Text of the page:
The ABC's of the Roth 401(k) Plan
Now that Roth 401(k) plans have become a permanent fixture, more companies are offering this option to employees. With that in mind, let's take a look at the major features of this relatively new type of retirement plan.
First of all, it's at your employer's discretion as to whether or not employees will have access to a Roth 401(k) plan together with your existing 401(k) plan. If so, all employees who wish to participate will have 2 accounts, the regular 401(k) with pre-tax contributions and the Roth 401(k) with after-tax contributions. You must declare in advance which type of plan you wish to contribute to, and you may use a combination of both. However, your combined contributions still can't exceed $18,000 this year ($24,000 if you're over 50). Employer matches, if any, will go into your traditional 401(k) account.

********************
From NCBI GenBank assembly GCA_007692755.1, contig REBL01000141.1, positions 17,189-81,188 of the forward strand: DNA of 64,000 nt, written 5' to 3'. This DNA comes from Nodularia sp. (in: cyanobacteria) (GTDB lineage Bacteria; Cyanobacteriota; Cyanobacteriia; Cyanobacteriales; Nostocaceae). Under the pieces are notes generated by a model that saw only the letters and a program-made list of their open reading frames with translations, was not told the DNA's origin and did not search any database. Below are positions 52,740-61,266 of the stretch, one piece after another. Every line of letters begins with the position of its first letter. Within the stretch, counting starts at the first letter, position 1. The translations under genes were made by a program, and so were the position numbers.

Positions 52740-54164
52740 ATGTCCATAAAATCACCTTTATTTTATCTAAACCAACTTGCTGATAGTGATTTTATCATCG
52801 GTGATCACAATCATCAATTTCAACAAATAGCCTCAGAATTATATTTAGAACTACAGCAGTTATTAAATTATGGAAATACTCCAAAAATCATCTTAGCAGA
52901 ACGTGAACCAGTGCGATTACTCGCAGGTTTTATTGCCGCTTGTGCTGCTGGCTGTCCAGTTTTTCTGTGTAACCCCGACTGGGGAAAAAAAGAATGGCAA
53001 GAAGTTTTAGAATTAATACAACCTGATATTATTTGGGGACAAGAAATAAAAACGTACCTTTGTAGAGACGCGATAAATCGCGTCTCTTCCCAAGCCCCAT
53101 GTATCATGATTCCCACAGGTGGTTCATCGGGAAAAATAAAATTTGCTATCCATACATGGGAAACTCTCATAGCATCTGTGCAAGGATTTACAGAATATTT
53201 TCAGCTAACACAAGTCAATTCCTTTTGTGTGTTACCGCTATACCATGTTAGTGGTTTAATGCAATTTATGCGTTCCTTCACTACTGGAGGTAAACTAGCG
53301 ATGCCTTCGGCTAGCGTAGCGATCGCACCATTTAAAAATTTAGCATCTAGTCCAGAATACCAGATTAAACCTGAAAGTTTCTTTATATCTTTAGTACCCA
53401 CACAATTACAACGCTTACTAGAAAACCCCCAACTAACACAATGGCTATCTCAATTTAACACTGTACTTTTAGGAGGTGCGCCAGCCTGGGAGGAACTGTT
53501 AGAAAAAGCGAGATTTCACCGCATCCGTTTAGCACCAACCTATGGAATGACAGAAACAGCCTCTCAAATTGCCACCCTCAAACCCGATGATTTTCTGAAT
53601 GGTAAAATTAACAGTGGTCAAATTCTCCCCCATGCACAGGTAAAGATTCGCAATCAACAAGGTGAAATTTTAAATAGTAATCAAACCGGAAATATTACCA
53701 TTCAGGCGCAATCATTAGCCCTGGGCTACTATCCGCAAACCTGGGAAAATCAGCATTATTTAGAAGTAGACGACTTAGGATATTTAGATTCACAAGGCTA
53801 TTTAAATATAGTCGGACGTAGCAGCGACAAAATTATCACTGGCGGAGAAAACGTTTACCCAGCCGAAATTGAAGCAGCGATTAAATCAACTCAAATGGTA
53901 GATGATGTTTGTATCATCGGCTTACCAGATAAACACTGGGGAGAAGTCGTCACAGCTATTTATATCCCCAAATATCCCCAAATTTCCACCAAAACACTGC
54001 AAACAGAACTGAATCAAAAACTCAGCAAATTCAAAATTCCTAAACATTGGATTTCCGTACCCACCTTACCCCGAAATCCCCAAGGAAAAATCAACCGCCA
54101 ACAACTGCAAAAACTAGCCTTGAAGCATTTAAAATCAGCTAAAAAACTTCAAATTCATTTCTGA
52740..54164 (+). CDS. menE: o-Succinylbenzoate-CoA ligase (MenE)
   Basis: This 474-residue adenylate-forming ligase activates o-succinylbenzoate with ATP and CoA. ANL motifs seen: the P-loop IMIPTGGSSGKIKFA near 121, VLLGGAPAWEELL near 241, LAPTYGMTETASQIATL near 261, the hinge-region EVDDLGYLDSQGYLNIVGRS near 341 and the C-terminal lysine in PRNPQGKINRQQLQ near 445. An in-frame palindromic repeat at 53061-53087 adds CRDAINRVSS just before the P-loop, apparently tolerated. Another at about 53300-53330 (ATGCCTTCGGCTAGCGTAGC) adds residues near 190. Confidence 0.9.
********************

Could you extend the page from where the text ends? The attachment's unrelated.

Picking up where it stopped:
Unlike Roth IRAs, anyone can contribute to a Roth 401(k), regardless of income. Also, if and when the time comes, anyone, regardless of income, can rollover a Roth 401(k) to a Roth IRA. The best part is that distributions from a Roth 401(k) are tax-free to you as long as you started contributing to the plan at least 5 years ago and you are older than 59 1/2.
So now the question is: should you make use of this new option or stick with the old- fashioned 401(k)? The answer depends on your financial circumstances, your objectives and some assumptions about the future, but we'll explore some situations that would make Roth 401(k) contributions attractive in the next posting in our series, Articles on Wealth Management Topics.
About the Author
Paul Winter, MBA, CFA, CFP® is a Fee-Only financial advisor and fiduciary in Salt Lake City, UT. His independent wealth management firm, Five Seasons Financial Planning, provides professional portfolio management and objective financial planning services to individuals and families, and to their related entities including trusts, estates, charitable organizations, and small businesses.